So much of life is about figuring out when to take control and when to let go—to allow the universe to shape the next moment. Ultimately, control yields accuracy and predictability, while letting go invites the unexpected, the fresh stroke.
I gravitate to watercolors because each painting is a reflection of this exercise: the dance of intention and accident. As I watch the paint pool and blend, the paper’s texture redefines the intensities, the shifting air, and surface angle paint in unpredictable directions. The resulting aesthetic is my abstract vision tempered by concrete elements—making painting an act of faith.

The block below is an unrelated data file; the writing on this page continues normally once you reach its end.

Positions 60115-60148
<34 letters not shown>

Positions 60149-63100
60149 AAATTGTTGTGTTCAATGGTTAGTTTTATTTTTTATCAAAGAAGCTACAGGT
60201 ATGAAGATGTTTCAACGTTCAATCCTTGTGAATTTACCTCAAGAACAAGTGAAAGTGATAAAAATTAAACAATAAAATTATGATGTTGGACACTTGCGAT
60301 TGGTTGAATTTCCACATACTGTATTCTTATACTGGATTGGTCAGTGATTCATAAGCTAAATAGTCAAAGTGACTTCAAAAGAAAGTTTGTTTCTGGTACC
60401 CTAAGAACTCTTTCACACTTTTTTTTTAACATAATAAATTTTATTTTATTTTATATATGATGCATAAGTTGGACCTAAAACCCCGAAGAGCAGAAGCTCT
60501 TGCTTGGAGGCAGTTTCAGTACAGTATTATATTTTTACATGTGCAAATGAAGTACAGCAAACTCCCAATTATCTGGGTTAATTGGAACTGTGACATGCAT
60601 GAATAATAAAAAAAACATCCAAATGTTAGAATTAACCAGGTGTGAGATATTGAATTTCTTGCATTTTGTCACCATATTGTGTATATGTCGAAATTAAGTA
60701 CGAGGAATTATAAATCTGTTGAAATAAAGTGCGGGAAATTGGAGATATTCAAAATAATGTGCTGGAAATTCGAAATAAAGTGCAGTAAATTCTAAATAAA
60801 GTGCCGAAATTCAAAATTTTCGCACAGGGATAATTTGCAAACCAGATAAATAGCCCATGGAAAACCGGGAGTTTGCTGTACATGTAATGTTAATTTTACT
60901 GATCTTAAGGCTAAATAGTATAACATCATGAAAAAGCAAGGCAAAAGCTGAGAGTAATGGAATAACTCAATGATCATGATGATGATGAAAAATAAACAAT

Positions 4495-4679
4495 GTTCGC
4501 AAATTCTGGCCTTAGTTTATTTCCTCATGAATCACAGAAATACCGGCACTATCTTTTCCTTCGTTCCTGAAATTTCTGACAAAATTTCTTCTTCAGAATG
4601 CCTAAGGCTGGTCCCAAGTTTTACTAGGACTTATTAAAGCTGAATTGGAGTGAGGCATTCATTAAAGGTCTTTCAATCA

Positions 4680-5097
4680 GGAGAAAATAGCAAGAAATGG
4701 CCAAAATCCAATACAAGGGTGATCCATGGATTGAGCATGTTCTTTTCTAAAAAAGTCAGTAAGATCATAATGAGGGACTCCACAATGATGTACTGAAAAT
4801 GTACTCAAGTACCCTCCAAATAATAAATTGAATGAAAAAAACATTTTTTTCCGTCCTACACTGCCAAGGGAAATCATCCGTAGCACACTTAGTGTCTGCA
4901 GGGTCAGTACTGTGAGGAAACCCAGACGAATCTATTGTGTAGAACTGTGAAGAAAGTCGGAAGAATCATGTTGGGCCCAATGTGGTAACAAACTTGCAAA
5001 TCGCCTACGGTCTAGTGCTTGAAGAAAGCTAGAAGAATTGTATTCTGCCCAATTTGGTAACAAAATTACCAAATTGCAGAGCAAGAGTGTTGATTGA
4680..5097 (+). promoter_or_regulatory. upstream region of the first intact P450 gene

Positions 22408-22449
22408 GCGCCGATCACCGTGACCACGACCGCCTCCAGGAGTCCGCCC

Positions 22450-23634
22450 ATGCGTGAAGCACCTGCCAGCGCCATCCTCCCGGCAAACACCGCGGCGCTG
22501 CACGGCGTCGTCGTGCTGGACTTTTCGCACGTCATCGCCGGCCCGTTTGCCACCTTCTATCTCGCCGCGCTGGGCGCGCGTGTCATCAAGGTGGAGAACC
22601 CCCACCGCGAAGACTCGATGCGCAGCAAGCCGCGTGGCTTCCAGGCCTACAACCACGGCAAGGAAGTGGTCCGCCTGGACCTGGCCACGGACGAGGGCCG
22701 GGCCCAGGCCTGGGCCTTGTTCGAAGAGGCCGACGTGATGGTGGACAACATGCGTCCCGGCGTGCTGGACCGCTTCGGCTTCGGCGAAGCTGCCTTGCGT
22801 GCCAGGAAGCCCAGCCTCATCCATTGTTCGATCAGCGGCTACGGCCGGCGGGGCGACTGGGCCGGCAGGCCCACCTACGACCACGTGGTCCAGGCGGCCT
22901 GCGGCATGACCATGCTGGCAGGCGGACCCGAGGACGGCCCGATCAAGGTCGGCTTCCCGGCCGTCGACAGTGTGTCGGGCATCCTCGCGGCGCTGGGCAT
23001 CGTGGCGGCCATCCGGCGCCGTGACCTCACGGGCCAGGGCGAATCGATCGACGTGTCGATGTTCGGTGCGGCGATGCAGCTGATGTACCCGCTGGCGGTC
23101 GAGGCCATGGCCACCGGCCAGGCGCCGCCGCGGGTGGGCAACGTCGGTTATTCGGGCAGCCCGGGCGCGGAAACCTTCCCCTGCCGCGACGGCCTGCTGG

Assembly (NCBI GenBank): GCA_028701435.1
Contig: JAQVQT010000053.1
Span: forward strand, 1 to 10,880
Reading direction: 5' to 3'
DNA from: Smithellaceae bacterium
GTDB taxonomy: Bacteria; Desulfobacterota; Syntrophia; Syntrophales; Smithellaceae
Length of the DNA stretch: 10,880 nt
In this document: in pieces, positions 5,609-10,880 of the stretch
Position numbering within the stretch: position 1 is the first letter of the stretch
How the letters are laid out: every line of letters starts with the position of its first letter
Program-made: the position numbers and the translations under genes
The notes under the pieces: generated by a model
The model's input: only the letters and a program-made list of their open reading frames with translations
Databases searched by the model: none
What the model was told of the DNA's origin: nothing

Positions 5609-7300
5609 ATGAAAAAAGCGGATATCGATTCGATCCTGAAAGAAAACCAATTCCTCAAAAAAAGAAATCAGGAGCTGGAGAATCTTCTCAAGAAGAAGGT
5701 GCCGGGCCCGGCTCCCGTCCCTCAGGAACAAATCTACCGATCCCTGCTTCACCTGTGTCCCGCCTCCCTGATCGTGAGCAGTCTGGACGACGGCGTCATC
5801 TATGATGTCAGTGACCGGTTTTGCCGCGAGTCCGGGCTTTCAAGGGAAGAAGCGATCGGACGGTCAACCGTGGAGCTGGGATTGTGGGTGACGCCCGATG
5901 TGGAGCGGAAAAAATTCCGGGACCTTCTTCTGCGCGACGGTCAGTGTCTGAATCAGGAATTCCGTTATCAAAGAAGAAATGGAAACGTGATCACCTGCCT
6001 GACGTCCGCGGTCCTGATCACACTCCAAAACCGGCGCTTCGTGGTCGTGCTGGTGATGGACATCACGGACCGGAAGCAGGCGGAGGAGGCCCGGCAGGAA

Adding a poem to my paintings shares my poetry on a visual level. In doing so, I narrow the possibilities for interpretation. A mood is thrust on the viewer—which heightens the “accuracy” of how my words are interpreted, but possibly narrows the viewer’s internal dialog regarding the piece. So is communication increased or diminished? How many other possible interpretations might the poem have provoked? How many other messages would the art convey?
And while the way a poem is read out loud often helps literary interpretation, this series demonstrates that a poem, returned to the page, can work with image to polish its “voice.”